New Master’s Program to Sharpen Students’ Skills in Urban Issues, Inequality
December 12, 2011
UMass Boston students can earn bachelor’s degrees in French and Italian. They can minor in Chinese and Japanese. But there’s another type of language which UMass Boston graduate students will be able to perfect starting in fall 2012.
“Economics is like a separate language sometimes,” Randy Albelda, graduate program director and professor of economics, says. And, sometimes, hospitals, nonprofits, and corporations are looking for economic analysts with skills that go beyond a broad liberal arts-based undergraduate economics education. That is why UMass Boston has gone through the process to create a new Master of Arts Program in Applied Economics.
“This master’s fills that big gap from undergraduate skills to the PhD skill level,” Albelda says. Through the applied economics program, students will learn to speak the language of economics by beefing up their survey research, technical writing, and problem-solving skills. They will broaden their critical thinking skills by testing economic theories. And they will be able to apply what they are learning in the classroom in a real world setting, she says.
The 30-credit applied economics master’s degree is designed for people currently working in a policy setting or looking for a job as an economist in business, government, or nonprofit organizations. Also, students who are currently juniors at UMass Boston are eligible for the accelerated five-year BA/MA program. Students who are accepted into the master’s degree program in their junior year start taking graduate courses in their senior year and complete the requirements in their fifth year.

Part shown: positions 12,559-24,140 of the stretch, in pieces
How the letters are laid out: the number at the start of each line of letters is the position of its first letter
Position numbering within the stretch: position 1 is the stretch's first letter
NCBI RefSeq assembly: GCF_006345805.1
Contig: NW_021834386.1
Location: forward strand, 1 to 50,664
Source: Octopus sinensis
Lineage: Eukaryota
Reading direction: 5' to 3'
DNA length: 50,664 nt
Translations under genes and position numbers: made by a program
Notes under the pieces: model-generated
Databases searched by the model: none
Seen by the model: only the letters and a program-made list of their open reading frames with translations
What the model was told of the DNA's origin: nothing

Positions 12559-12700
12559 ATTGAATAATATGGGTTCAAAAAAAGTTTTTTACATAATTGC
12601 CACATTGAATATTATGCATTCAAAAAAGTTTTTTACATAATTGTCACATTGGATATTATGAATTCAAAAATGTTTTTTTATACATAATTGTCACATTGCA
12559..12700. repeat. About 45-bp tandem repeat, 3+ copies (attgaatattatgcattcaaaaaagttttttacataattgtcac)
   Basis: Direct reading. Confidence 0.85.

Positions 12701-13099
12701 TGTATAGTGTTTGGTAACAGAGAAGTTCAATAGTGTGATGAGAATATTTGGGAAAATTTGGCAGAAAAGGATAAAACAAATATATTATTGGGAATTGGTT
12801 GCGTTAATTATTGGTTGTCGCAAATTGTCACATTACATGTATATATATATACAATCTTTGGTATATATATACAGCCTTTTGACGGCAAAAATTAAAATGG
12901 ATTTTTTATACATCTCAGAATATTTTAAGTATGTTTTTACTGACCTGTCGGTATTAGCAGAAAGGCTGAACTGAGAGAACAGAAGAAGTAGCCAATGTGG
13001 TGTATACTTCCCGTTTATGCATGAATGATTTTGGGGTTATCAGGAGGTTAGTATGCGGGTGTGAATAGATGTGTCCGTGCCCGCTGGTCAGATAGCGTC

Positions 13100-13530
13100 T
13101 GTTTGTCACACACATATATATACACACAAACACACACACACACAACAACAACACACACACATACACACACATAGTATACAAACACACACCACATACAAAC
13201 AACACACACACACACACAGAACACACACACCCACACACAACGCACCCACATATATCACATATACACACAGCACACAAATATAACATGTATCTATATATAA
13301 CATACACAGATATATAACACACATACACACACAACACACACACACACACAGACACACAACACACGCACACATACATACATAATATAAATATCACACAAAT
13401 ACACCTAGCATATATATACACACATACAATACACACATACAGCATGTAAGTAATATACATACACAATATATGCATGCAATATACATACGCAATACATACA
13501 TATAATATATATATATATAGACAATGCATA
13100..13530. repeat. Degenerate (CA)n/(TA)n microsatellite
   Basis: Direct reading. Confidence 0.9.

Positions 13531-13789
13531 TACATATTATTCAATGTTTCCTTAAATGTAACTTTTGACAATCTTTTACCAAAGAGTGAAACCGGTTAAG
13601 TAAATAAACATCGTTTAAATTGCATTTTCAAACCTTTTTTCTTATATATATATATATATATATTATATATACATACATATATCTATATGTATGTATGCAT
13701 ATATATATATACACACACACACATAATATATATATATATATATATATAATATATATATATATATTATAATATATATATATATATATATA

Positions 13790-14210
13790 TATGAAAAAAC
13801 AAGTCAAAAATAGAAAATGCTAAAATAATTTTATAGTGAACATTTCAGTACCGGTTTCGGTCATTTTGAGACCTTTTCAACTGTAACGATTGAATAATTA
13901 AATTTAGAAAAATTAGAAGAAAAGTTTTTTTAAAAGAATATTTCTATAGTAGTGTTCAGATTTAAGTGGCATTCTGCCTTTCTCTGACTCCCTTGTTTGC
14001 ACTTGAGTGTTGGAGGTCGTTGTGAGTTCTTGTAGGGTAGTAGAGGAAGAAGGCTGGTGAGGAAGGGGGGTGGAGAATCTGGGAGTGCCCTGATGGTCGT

In addition to courses in economic theory and an applied economic policy research workshop, students will take two quantitative methods courses in areas such as geographic information systems and survey research. For their two electives, students will be able to choose from courses on urban labor markets, poverty, health, housing, education systems, the economic roles of governments, and other topics. To graduate, students will need to complete either a thesis or a capstone project, with the latter presenting some opportunities for community engagement.
Albelda says what sets UMass Boston's program apart from others is that it teaches several approaches to economics, including institutional, feminist, and Keynesian economics, a school of thought based on the ideas of twentieth-century English economist John Maynard Keynes.
“We have a terrific faculty and students will really get a well-rounded economics education that they can use,” Albelda says. “We want to train students to do good work, to take the skills and use it in ways that will make everyone better off."